The Next Theater in the Ukraine Crisis Could be in…Louisiana?

LNG Terminal at Sabine Pass, Wikimedia Commons

By Jacob Goldstein, Columnist

Despite the imposition of joint US and EU sanctions on Russia, Vladimir Putin continues to undermine the sovereignty of the Ukrainian state.[1] Moscow is overtly backing separatists in Ukraine, despite a cease-fire established in February.[2] NATO’s deputy secretary general recently stated that it is clear that “Russian soldiers are fighting and dying in large numbers in eastern Ukraine” in support of pro-Russian rebels.[3] The US has responded by sending 300 military trainers to Ukraine and is considering whether to arm the Ukrainian military.[4] [5] While the deployment of US troops to Ukraine is obviously a significant development, perhaps the tool with the greatest potential to influence the situation is still in the pipeline. A large measure of Russia’s influence over and importance to Europe stems from its vast natural gas reserves. However, the US will begin exporting liquefied natural gas (LNG) later this year. The US should encourage LNG exports to European states to reduce their reliance on Russian energy. This development will give European states the ability to oppose Russian actions in Ukraine without being dependent on natural gas flows that could stop at any moment. In addition, exporting US LNG to Europe would shrink the market for Russian gas, depriving Moscow of revenue that it relies on to finance military operations.

Russia possesses significant leverage over European states because it is the main natural gas supplier to the continent. In 2013, Russia supplied Europe with 5.7 trillion cubic feet of natural gas, 30 percent of Europe’s total consumption.[6] Bulgaria, Estonia, Finland, Latvia, Lithuania, and Sweden import 100 percent of their natural gas from Russia.[7] German chancellor Angela Merkel is one of the key players organizing a European response to Russia’s actions in Ukraine, but she is hamstrung by Germany’s dependence on Russian energy.[8] Nearly 40 percent of Germany’s natural gas consumption, 8.7 percent of their overall primary energy use, comes from Russia.[9] The EU has likely been hesitant to impose additional sanctions on Russia for similar reasons.[10] An economy focused on energy exports can be a double-edged sword, however, because oil and gas accounts for more than 50 percent of Moscow’s budget revenues.

The state-owned firm Gazprom dominates the natural gas sector in Russia, and Moscow is not shy about using it to advance its geopolitical interests. In 2006, Gazprom halted the flow of natural gas through Ukraine, the main conduit for Russian natural gas into Europe, sparking winter fuel shortages.[11] More recently, Gazprom threatened to do the same to deprive the Ukrainian government of the funds it receives due to the gas traveling through its pipelines.[12] The most striking example of Russia’s use of its energy resources as a tool of national power came in 2010 when it signed the Kharkiv Accords with Ukraine, trading a 30 percent reduction in the price of natural gas supplied to Ukraine in exchange for control of the Black Sea port Sebastopol until 2042.[13]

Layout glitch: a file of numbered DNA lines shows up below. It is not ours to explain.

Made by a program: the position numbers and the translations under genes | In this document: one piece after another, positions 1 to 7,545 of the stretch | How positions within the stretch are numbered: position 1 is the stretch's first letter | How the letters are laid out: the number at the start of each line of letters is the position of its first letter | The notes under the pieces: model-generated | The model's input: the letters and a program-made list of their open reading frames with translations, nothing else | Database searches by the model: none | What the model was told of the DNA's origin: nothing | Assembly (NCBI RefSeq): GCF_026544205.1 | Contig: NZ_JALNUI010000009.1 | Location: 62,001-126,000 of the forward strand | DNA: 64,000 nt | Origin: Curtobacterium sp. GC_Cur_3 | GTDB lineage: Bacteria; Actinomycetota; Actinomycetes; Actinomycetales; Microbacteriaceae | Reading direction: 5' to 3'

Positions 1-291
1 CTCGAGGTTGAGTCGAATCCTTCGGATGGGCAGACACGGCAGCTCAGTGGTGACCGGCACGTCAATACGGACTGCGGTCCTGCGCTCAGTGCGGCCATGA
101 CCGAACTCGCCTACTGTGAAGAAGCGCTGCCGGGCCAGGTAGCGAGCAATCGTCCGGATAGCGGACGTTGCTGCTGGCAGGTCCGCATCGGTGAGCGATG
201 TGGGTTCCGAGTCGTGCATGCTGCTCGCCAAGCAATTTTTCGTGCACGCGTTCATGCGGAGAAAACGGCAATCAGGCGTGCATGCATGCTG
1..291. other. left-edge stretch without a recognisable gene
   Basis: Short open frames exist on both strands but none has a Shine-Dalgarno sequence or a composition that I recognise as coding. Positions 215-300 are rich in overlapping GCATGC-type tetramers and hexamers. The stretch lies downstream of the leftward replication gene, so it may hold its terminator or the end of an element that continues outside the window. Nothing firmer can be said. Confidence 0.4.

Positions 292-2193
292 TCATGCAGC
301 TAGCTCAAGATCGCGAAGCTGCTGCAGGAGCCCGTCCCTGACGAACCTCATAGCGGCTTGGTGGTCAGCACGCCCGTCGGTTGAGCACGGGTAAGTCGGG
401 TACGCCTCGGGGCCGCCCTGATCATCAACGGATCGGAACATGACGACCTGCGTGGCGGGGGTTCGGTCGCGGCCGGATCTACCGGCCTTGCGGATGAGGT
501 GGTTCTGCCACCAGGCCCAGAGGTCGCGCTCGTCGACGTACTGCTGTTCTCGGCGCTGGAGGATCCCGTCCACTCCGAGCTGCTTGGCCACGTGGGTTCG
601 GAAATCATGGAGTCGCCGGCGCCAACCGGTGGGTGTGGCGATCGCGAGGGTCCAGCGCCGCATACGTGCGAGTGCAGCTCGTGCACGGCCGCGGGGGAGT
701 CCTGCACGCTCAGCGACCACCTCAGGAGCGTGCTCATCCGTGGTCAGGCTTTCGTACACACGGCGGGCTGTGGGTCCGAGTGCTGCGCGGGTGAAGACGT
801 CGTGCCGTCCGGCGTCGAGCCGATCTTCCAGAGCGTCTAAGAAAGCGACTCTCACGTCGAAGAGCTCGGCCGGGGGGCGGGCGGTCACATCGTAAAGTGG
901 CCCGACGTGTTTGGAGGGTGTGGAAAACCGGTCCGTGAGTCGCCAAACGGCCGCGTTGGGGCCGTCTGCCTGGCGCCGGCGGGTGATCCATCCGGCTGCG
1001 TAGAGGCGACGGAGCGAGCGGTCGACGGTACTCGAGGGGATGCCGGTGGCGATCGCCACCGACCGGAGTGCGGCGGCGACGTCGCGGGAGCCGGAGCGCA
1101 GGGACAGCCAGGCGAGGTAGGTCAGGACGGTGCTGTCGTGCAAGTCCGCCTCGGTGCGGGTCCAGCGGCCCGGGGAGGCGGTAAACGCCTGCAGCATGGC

By the end of 2015, the US will have the ability to reshape the balance of energy power in Europe because it will be able to export LNG globally. LNG is a super-cooled liquid form of natural gas that is easily transported in specialized tanker ships.[14] The first US LNG export facility, Cheniere Energy’s Sabine Pass terminal on the coast of Louisiana, is set to come online this year.[15] The Sabine Pass terminal will have the capacity to process two billion cubic feet of natural gas per day.[16] While this project alone will not eliminate Europe’s need for Russian gas completely, the project will help establish the US as a major energy supplier. According to the Energy Information Agency’s projections, US natural gas net exports will increase to 5.8 trillion cubic feet by 2040 driven by growth in shale gas production.[17] Not only will the US have the supply to provide to Europe, it will have the capacity to export it, as well. While the Sabine Pass terminal is currently the only LNG export terminal under construction, other energy companies have proposed a number of similar projects. In fact, if the Department of Energy approved all of the US LNG export terminals that it is considering for approval, the US would be the largest LNG exporter in the world.[18]